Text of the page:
Mumps is a contagious disease that is caused by a virus. The most common symptom of mumps is swollen salivary glands, which cause one or both cheeks to become very puffy. (The salivary glands are located in your cheeks, near your jaw and below each ear).

Mumps also causes fever and headache. People who have symptoms usually get better after a week or two, but mumps can sometimes cause serious complications. Anyone who has not been fully vaccinated is at increased risk of catching the disease, compared with people who have been fully vaccinated or who have already had mumps.

How mumps is spread

Mumps spreads easily through the air when an infected person coughs or sneezes. People can catch it by:

  • breathing the air where an infected person has coughed or sneezed
  • touching an infected surface, and then touching their nose or mouth
  • sharing objects (for example, cups and eating utensils) with a person who has mumps

A person with mumps can spread the infection from seven days before to five days after they have symptoms. Up to half of people may have very mild symptoms, or no symptoms at all. However, these people can still spread the virus.

Risks of mumps

Most people with mumps recover completely in a few weeks. However, mumps can be serious and can cause such complications as:

  • loss of hearing, which can either last a short time or, in rare cases, be permanent
  • orchitis (swelling of one or both testicles) in teenaged and adult males, which can, in rare cases, lead to fertility problems
  • oophoritis (swelling of one or both ovaries) in teenaged and adult females
  • encephalitis (swelling of the brain), which can lead to death or permanent disability
  • meningitis (swelling of the tissue covering the brain and spinal cord)

Pregnant women who get mumps during the first trimester may have a higher risk of miscarriage.
Individual cases and outbreaks of mumps still happen in Canada. As well, mumps remains a common disease in many parts of the world, including areas in Europe, Asia, the Pacific and Africa. Anyone who is not protected against mumps is at risk of getting infected when they travel internationally.

Although mumps is commonly thought of as a childhood disease, teenagers and adults can catch it too. Some people may be at increased risk of being exposed to mumps because of their work or leisure environments, including students attending school, people who travel internationally, military personnel, health care workers and individuals exposed to a mumps outbreak.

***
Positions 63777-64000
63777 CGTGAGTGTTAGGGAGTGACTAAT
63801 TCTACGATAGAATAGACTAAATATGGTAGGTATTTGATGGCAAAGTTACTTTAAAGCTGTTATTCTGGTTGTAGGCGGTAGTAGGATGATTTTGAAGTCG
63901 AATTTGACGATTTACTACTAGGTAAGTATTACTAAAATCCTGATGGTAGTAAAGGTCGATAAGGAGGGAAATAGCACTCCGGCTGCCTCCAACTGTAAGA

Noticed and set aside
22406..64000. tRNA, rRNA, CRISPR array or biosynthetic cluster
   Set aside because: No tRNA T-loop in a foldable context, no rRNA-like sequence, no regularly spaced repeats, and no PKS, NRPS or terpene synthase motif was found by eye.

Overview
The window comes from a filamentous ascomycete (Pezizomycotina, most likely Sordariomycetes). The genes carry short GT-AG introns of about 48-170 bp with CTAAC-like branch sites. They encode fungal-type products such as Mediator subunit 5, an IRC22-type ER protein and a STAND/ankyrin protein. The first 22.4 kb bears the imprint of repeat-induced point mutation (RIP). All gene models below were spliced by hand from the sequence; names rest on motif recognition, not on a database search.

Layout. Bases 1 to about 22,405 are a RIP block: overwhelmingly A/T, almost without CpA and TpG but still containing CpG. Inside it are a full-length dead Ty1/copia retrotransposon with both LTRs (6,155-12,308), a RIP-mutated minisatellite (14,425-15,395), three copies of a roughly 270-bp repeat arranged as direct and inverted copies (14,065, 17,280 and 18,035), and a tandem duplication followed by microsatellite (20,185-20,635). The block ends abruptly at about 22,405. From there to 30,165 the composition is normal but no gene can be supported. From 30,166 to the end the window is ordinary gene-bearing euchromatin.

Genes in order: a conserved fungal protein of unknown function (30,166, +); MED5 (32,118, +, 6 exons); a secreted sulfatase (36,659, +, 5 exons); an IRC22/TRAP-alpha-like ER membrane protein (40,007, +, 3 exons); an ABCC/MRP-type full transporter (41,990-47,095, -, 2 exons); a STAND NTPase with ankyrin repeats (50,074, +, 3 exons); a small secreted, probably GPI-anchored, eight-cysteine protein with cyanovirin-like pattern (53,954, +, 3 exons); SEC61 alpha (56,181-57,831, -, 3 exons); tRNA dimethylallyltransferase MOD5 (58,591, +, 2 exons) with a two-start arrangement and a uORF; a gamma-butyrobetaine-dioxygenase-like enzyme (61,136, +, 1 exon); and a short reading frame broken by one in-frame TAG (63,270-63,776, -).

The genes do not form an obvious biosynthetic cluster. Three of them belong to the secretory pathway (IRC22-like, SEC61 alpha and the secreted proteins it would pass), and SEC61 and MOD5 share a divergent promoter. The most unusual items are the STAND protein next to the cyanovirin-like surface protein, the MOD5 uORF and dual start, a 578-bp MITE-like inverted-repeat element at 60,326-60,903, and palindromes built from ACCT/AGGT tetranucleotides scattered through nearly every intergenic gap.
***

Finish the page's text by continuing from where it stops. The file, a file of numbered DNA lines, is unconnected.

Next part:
Symptoms of mumps usually appear 16 to 18 days after a person is exposed to the virus. They include:

  • painful and swollen salivary glands
  • fever
  • headache
  • muscle aches and pains
  • tiredness
  • having trouble chewing

Protection and prevention

You can protect against mumps with a safe and effective vaccine. For the best protection, children should receive the two recommended doses of mumps vaccine. The vaccine is given at:

  • 1 year of age
  • 4 to 6 years of age

The most important way to prevent mumps is to make sure that you and your family members are vaccinated. Although people who have been vaccinated can still get mumps, they are likely to have a milder case than an unvaccinated person. There is no treatment for mumps, and it can cause long-term health problems.

The vaccines are part of the publicly funded vaccine schedule and are offered free to all people in Ontario. The mumps vaccine is required for children to attend school in Ontario and for children attending a daycare centre, unless they have a valid exemption. Vaccination is also publicly funded for adults, if they have never had mumps or been vaccinated.

Anyone who is not protected is at risk of getting mumps.

Talk to your health care provider before you travel. For more information on global outbreaks of mumps, please visit the Government of Canada website.

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